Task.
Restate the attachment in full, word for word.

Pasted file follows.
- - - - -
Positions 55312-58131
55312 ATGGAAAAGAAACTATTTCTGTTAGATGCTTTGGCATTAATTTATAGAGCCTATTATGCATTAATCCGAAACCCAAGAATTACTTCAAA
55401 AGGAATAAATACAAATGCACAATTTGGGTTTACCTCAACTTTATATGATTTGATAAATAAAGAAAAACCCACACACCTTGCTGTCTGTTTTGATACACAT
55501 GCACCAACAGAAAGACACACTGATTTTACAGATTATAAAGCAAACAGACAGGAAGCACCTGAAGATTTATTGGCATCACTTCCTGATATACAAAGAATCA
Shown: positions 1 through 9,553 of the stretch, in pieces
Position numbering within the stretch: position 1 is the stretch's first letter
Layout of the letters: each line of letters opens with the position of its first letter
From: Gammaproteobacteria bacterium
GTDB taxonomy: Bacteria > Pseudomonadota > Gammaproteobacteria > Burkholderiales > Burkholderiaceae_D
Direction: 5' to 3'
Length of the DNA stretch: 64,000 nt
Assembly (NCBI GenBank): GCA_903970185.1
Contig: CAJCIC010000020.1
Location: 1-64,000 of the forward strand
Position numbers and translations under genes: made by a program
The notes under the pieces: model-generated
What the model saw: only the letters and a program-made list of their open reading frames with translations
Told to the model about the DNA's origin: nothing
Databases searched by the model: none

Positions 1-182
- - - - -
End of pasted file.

Positions 55312-58131
55312 ATGGAAAAGAAACTATTTCTGTTAGATGCTTTGGCATTAATTTATAGAGCCTATTATGCATTAATCCGAAACCCAAGAATTACTTCAAA
55401 AGGAATAAATACAAATGCACAATTTGGGTTTACCTCAACTTTATATGATTTGATAAATAAAGAAAAACCCACACACCTTGCTGTCTGTTTTGATACACAT
55501 GCACCAACAGAAAGACACACTGATTTTACAGATTATAAAGCAAACAGACAGGAAGCACCTGAAGATTTATTGGCATCACTTCCTGATATACAAAGAATCA
Shown: positions 1 through 9,553 of the stretch, in pieces
Position numbering within the stretch: position 1 is the stretch's first letter
Layout of the letters: each line of letters opens with the position of its first letter
From: Gammaproteobacteria bacterium
GTDB taxonomy: Bacteria > Pseudomonadota > Gammaproteobacteria > Burkholderiales > Burkholderiaceae_D
Direction: 5' to 3'
Length of the DNA stretch: 64,000 nt
Assembly (NCBI GenBank): GCA_903970185.1
Contig: CAJCIC010000020.1
Location: 1-64,000 of the forward strand
Position numbers and translations under genes: made by a program
The notes under the pieces: model-generated
What the model saw: only the letters and a program-made list of their open reading frames with translations
Told to the model about the DNA's origin: nothing
Databases searched by the model: none

Positions 1-182